fellow thinks nuke reactors should be installed in "
Another wrote ( http://forums.
"You freak treehuggers are the ones who NEED to be silenced. There are
so few of you, yet you nag, nag, nag your way into our faces, and strangle any
sort of civilization advancement.
Go get arrested at a mall. Wear your stupid tee shirt. And just leave the rest
of us alone, Alan!
I would love to see a modern nuclear plant in Delaware, preferably in Alan's
backyard. Ahhh, the beauty of two cooling towers draping the Delaware river near
Port Penn!!! Like guardians of the empire!
The tone and content of this stuff seems very similar to that of the
Editorial Board of The News Journal itself. Did these folks get advance
What are the facts about nuclear power and Delaware?
As the story notes, Delaware is surrounded by ageing nuclear reactors.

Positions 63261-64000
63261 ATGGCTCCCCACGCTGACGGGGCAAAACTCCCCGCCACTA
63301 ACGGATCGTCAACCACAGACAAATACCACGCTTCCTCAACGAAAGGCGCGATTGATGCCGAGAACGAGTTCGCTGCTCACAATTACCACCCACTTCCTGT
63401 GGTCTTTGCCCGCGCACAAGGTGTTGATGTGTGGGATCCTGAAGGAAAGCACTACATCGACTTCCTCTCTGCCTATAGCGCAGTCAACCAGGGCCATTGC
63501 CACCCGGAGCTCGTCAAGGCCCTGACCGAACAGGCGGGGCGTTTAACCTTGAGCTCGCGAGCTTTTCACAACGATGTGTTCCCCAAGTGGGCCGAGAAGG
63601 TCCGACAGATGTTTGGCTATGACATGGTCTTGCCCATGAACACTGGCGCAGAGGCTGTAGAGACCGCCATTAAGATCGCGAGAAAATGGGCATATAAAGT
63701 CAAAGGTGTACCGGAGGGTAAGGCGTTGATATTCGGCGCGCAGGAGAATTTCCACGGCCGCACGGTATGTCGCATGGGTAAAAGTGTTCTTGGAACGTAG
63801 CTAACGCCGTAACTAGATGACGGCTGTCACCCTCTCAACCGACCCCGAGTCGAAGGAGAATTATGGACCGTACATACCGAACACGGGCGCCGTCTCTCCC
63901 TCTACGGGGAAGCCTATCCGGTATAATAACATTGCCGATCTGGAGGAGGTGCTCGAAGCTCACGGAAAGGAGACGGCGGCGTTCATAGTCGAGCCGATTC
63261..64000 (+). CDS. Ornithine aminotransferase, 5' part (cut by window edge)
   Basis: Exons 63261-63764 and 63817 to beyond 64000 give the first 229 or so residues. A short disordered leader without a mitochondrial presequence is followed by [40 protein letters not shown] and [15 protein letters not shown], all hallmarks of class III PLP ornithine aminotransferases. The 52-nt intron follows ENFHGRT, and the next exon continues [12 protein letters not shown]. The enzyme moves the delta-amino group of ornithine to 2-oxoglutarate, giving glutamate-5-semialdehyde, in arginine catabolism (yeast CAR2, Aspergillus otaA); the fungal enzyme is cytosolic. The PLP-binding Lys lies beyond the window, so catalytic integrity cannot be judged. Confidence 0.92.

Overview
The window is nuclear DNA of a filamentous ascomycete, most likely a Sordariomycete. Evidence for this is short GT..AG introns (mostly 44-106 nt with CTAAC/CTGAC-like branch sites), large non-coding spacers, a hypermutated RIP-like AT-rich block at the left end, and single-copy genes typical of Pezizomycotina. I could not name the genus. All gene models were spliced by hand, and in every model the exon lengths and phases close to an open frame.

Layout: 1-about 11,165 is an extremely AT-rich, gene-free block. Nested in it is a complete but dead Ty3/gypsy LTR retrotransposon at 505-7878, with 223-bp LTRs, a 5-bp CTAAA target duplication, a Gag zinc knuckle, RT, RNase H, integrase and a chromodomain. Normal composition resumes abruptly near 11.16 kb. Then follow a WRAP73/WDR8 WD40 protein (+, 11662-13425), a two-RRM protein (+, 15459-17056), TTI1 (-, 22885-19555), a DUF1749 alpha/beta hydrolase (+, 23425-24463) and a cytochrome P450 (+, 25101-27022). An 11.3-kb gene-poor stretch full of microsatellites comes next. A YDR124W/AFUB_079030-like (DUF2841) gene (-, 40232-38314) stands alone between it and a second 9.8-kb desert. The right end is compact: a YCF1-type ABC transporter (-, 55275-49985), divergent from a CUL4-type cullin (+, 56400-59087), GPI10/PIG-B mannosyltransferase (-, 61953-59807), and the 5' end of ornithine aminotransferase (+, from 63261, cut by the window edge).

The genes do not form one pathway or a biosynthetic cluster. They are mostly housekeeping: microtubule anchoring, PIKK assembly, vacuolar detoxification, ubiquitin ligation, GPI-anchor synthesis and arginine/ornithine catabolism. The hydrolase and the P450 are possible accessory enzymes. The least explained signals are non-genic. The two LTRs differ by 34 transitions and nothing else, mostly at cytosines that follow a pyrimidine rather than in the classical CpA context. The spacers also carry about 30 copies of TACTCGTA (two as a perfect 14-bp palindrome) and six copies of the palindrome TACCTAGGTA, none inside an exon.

All are emitting radiation and producing radioactive waste which is piling up at
the sites because there is no means of safe disposal or recycling.
Is there danger of another reactor being built at Salem
("Artificial Island")? Maybe. The site was
originally planned for four reactors, but only three were built. The
foundations for a fourth (Hope Creek II) are said to already be in place.
But it is not likely that a new reactor would be built to the decades-old design
of Hope Creek I.
Would new reactors be better-designed than the present
ones? They ought to be! It's hard to think that the major
reactor companies (in the US, GE and Westinghouse, now as before) haven't
learned anything in the past 30 years.
Do better reactors solve the basic problems of the nuke
industry? No. New reactors might be less likely to melt down
or blow up. But that doesn't solve other fundamental problems of
radioactive emissions, nuclear waste disposal, cancer clusters, vulnerability to
terrorism, and the horrible side effects of uranium mining.
Will people have a real say in whether more reactors get
built? Not if government and industry have their way. For
years, the nuke industry and government have connived together to
"simplify" and "streamline" the siting and licensing
processes. This, of course, has one main purpose: To deny the public